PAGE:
6. Embed the process. A project focus can drive material wins in the short to medium term, but sustainable cost reduction is only possible when the behaviours driven through the project are embedded into the day to day. What this means in practice is a centralisation of oversight and decision making around cash settlement – this doesn’t have to imply centralisation of technology (which can be complex and expensive) but it does mean a single group having the expertise and responsibility to manage the entire process across the organisation. Linking day to day control of the cash flow process with the accountability for making optimisation decisions (such as payment netting or ‘throttle and braking’ of payments) is a critical success factor here to enable material impact on the capital requirements. This function must also be tightly integrated into the treasury calculation process, so proactive action around cash flow management can be translated into tangible reductions. This then enables the benefits of efficiency to be translated back into real cost reductions.

Within their report, Oliver Wyman projected that a 25% reduction in capital usage was a realistic target for most organisations if they adopted the right behaviours – interestingly, they also noted this number rose to over 50% in certain organisations they had worked with. As stated earlier, we would echo this assumption based on our experience of working with different organisations.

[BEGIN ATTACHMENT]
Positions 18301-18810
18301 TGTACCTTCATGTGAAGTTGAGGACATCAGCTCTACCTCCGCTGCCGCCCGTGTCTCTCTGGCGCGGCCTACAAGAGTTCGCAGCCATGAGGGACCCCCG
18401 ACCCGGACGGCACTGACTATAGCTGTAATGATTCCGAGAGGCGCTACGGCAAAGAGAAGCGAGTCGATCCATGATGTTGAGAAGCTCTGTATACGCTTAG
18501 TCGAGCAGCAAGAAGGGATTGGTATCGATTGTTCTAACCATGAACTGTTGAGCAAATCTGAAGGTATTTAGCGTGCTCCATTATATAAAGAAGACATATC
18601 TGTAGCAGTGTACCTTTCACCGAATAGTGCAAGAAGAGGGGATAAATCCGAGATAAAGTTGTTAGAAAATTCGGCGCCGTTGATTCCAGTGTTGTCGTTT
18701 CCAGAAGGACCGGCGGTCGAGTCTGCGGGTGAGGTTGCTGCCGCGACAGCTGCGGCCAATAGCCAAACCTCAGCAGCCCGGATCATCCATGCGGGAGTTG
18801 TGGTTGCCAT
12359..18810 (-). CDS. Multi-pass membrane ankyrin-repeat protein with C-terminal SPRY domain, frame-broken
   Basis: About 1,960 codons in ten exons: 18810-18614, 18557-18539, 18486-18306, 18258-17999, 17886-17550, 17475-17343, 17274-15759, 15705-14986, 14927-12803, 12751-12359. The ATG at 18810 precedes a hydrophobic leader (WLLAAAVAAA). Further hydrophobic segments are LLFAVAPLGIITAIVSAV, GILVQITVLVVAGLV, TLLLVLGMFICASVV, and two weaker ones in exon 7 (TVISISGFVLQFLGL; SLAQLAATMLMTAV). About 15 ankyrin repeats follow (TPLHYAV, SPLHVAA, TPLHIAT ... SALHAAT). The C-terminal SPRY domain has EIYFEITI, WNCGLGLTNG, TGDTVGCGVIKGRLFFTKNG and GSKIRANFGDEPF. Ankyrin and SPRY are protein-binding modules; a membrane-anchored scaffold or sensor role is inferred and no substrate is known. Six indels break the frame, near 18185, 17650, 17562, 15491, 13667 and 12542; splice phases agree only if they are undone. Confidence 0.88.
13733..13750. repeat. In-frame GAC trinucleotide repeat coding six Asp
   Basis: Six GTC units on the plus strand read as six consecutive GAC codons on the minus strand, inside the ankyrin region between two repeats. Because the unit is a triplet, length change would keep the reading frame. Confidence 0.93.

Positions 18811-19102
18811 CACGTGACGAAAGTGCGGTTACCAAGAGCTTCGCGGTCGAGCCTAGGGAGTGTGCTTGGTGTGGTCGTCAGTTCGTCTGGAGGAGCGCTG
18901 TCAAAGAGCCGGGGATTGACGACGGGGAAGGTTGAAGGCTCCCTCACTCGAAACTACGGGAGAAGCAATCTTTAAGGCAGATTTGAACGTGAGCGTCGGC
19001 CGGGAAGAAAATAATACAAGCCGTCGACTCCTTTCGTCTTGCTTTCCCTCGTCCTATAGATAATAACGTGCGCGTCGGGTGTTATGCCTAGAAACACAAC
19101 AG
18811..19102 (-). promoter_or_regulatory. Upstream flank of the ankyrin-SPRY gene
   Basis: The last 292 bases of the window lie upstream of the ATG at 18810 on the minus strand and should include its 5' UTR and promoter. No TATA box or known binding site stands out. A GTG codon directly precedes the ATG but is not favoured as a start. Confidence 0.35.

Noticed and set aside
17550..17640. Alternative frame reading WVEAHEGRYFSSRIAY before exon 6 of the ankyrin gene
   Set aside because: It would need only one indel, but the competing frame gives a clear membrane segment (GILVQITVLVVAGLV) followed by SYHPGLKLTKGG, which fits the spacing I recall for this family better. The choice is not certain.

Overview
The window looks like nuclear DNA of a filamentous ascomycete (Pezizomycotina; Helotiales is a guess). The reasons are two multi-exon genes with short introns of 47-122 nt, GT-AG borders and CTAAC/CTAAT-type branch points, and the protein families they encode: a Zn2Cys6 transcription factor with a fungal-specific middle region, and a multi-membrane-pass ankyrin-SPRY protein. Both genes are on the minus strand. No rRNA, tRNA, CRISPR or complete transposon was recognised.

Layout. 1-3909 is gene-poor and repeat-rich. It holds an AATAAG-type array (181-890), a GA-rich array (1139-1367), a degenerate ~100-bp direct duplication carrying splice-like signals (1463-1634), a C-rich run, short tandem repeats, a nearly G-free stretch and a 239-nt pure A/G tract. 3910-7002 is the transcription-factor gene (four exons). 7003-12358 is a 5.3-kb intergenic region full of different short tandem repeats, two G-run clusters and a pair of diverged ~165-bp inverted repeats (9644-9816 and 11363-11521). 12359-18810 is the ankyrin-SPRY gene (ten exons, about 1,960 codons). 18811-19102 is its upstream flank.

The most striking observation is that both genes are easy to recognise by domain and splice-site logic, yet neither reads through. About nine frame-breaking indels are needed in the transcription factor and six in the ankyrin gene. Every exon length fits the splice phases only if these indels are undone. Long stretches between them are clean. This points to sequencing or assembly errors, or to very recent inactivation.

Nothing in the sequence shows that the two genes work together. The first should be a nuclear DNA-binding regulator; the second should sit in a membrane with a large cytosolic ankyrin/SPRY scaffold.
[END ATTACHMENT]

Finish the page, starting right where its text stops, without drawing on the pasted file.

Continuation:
So when you are working with numbers that are in the $bn’s, it is clear just how much of an impact optimisation can have on the cost/income ratios for the organisation. Much more so than the traditional cost levers that many organisations continue to pull in the hope of sustainable profitability.

Written by James Maxfield, MD Ascendant Strategy




[1] ‘Intraday Liquidity – Reaping the benefits of active management’ Oliver Wyman 2018